Jani Ortlund
Wow. That’s a general question about a thousand specific cases, so I want to be very careful, Matt, in what I say. You feel free to redirect this or guide it if you think this is not helpful to your listeners. One thing that I would suggest, and that I have suggested to younger pastor wives, is to seek out a friend who is a pastor’s wife in another church if possible. If you’re in a denomination, there usually is some sort of way that you can get to know another pastor’s wife and find out, Is this unusual? If you can’t do that, I would encourage you to find a godly Christian counselor and at least set up one time with them and say, I’m worried about my husband. This is what’s going on. For me, it depends on the severity of the difficulty. If your husband is in deep sin—maybe you discover he has a porn addiction, or maybe you see him misusing alcohol behind the scenes, something like that—that is more serious. I think after talking to your husband about it, if it continues, I would give him a heads up and say, I think we need to talk to someone together about this. And if you’re unwilling, I need to talk to someone alone about it. Try to bring your husband in so that he doesn’t feel attacked and he doesn’t feel totally shocked and surprised. The other way that I would approach this if it’s not a terribly serious difficulty as I’ve mentioned, is just through prayer. Rather than nag him, nag the Holy Spirit! Go to him! The Holy Spirit is such a better worker in my heart and in my husband’s heart. I don’t know how many times I’ve had to say, Oh Lord, I need more patience with Ray, love for Ray, better communication with Ray. Father, before I go talk to him, fix my heart, please! Never once has the Lord not answered that prayer. I cannot look back at one time where the Lord has not helped me. So I would encourage that wife to go to the Holy Spirit and say, I need wisdom. I need guidance. You promise never to leave me. You promise to uphold me with your righteous right hand and support me. Now God, I’m counting on you to fulfill that promise now. I need it today, this week. Please. Go to God first. My life verse—I hope this is okay to say on a Crossway podcast (don’t tell Dane!)—is from the NIV (not the ESV because I learned it way back then). It’s from Psalm 62:1: “My soul finds rest in God alone.” In the ESV it says “My salvation comes from God alone.” So it’s very close. A pastor’s wife needs to learn that her happiness cannot depend on her husband’s success, on his godliness, on his wonderful children, on his latest book, on people’s acclamation or support of him. Her soul rest must be found in Jesus Christ alone. Then, she can enter into whatever circumstances are ahead of her knowing, Okay, God. You’ve got this. I’m with you. If her husband is in a depression: Lord, show me—how do I help him? What resources should I look into? Should I go to another pastor’s wife or a counselor? Should I just pray right now? Help me, Lord! When our souls find rest in God alone, we know all we need to do is take the next step with him, and he’ll open the right door.

Matt Tully
What three pieces of practical advice—as practical as you can make it—would you offer to a brand new pastor’s wife who is maybe excited as she looks to the future, is optimistic and eager to see what God does and how he leads their family, but also maybe feels a little bit apprehensive and asks, What is this life going to be like? Am I cut out for it? Am I going to have what it takes? What three pieces of advice would you offer her right now?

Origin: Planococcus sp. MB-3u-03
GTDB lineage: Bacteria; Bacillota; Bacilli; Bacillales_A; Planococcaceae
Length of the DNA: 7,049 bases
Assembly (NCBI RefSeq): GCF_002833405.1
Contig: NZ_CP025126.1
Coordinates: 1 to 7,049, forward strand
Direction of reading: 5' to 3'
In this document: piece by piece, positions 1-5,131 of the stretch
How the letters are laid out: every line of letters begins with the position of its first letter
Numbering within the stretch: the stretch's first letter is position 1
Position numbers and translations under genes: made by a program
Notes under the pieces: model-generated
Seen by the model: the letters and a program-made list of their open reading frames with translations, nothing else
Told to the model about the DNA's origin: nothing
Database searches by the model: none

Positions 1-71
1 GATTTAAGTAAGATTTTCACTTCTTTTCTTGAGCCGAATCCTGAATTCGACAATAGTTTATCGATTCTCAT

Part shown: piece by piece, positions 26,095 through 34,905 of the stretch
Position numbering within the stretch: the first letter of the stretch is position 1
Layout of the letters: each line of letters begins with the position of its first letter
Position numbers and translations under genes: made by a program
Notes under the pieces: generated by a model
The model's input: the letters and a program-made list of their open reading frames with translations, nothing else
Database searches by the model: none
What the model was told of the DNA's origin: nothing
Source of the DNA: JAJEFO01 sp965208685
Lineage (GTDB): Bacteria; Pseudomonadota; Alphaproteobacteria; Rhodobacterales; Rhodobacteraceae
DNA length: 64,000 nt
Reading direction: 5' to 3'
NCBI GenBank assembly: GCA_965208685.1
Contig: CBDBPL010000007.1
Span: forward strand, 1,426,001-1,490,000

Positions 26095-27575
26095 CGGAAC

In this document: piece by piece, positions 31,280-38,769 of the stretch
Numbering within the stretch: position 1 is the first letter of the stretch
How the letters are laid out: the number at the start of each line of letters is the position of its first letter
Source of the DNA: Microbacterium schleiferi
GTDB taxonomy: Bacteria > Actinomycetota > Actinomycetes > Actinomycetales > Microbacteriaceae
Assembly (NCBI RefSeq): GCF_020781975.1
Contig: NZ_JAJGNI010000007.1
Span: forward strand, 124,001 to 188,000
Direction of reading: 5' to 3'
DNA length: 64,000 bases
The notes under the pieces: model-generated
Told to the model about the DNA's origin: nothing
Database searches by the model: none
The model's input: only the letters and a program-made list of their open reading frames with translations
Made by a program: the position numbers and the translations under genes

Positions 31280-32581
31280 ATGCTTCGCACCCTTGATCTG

Jani Ortlund
That’s a good question! I would encourage her to find a promise from God that she can lean into. Maybe a life verse, as the Lord gave me years ago when my soul was at such unrest and disquiet and he gave me Psalm 62:1 as my life verse. Go to Scripture. Find a verse that you can camp on, at least for this beginning. Maybe it will change in a year or two, but meditate on it; mutter it to yourself. I think Rick Warren said this: “If you can worry, you can meditate.” So why not meditate on Scripture? Find a verse you can go to. I think another piece of advice, and I’ve mentioned this already, is don’t feel it’s your responsibility to fix your husband for him to succeed. Your husband will make mistakes; you will see those mistakes—probably more clearly than anyone—and people will come to you with those mistakes; and you might even bear the brunt of those mistakes. Don’t try to fix him. It’s not your job. Don’t engage yourself in work that the Holy Spirit has not called you to. Support him; accept him; respect him. Don’t make it your job to fix him. Live by your faith, not your feelings. Don’t let the worry of, Oh no! What’s going to happen if we get fired? Well, you won’t be the first ones. It’s alright. The Lord will be in that even. It’s okay. So, don’t try to fix him. I think my final piece of advice would be this: remember that God is no man’s debtor. Hebrews 6:10 says we serve the God who remembers. Isn’t that beautiful? He remembers! He will not forget what you have done. First Corinthians 15:58. We serve the God who remembers. Although people might not remember, they might not appreciate, they might not respect, God is up in heaven cheering you on. Ann Voskamp has taught me this: If you live for the applause of man, you’ll get it here on earth. But how much better to wait until you get to heaven and see our Savior’s smile and his open arms as he says, Well done, dear pastor’s wife! You hung in there. You looked to me; you didn’t let the world and Satan trip you up. You looked to me and you made it all the way! So look to the God who remembers, who will help you all the way, cheer you on, and reward you.